Hearing protector attenuation is most often evaluated through REAT measurements, but can be assessed with a microphone in real ear or using an acoustic test fixture. The HLR program constructed an acoustic test fixture to digitally record the acoustic transfer function of HPDs in an impulsive environment. HLR program staff evaluated the effectiveness of more than twenty hearing protectors at indoor and outdoor firing ranges with impulses generated by small-caliber weapons and peak impulse levels ranging from 140 to 170 dB SPL and data was presented and published.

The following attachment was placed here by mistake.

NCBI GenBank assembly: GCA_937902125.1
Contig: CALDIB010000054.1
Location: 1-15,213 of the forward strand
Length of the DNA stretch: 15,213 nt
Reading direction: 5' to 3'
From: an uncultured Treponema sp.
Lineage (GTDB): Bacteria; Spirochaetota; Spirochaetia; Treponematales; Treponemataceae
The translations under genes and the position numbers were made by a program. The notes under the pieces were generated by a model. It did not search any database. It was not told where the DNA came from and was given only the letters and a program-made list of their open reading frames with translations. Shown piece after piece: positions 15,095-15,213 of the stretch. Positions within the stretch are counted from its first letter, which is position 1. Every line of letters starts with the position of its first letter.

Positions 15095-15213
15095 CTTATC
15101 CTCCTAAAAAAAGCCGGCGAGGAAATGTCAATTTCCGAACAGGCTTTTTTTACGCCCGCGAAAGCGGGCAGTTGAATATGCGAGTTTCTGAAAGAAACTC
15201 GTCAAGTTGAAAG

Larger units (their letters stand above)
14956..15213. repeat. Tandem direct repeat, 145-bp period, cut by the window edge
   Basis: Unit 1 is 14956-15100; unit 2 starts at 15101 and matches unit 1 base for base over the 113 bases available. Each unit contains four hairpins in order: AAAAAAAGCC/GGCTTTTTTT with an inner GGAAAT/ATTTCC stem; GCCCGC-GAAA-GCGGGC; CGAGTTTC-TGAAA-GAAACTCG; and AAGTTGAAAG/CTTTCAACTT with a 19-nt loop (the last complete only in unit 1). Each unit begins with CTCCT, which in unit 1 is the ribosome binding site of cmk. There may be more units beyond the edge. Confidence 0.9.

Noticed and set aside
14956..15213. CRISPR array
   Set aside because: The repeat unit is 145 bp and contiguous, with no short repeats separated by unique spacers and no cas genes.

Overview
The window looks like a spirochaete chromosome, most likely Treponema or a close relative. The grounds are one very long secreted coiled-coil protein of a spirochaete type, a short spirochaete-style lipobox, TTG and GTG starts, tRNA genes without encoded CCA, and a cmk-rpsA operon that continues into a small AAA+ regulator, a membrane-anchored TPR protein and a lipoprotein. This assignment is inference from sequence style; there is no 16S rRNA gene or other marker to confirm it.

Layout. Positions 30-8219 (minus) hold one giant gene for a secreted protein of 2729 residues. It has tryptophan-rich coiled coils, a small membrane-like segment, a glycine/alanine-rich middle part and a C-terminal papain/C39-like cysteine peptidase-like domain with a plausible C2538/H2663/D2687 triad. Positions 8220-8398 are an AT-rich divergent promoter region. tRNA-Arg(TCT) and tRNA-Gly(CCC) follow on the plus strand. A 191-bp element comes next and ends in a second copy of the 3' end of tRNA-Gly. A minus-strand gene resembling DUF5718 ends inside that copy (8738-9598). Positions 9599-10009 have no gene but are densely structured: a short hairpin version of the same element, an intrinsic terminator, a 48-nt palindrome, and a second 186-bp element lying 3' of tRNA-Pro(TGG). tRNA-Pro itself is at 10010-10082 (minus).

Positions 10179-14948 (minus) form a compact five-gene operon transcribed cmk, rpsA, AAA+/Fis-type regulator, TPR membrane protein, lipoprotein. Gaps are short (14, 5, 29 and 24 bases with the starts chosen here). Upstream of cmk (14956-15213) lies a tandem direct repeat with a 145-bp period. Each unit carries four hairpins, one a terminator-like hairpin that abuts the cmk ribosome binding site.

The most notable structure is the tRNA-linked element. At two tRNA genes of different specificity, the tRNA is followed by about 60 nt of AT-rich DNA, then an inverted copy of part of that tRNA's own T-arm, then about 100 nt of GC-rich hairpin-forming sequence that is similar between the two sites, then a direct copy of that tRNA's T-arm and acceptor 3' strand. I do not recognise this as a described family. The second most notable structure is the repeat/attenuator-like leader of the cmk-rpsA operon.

Kardous CA, Franks JR, Davis RR . NIOSH/NHCA Best practices workshop on impulsive noise. Noise Control Engineering Journal, 53 (2) 53-60.
Tubbs, RL, Murphy, WJ. . NIOSH Health Hazard Evaluation Report: HETA #2002-0131-2898 Fort Collins Police Services, Fort Collins, Colorado. DHHS-CDC-NIOSH, March .
Franks JR, Murphy WJ. . Do sound restoration hearing protectors provide adequate attenuation for gunfire noise. J. Acoust. Soc. Am., Vol. 112 No. 5 Pt. 2, 2294.
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Page last reviewed: July 23, 2007
(archived document) Content Source: National Institute for Occupational Safety and Health (NIOSH)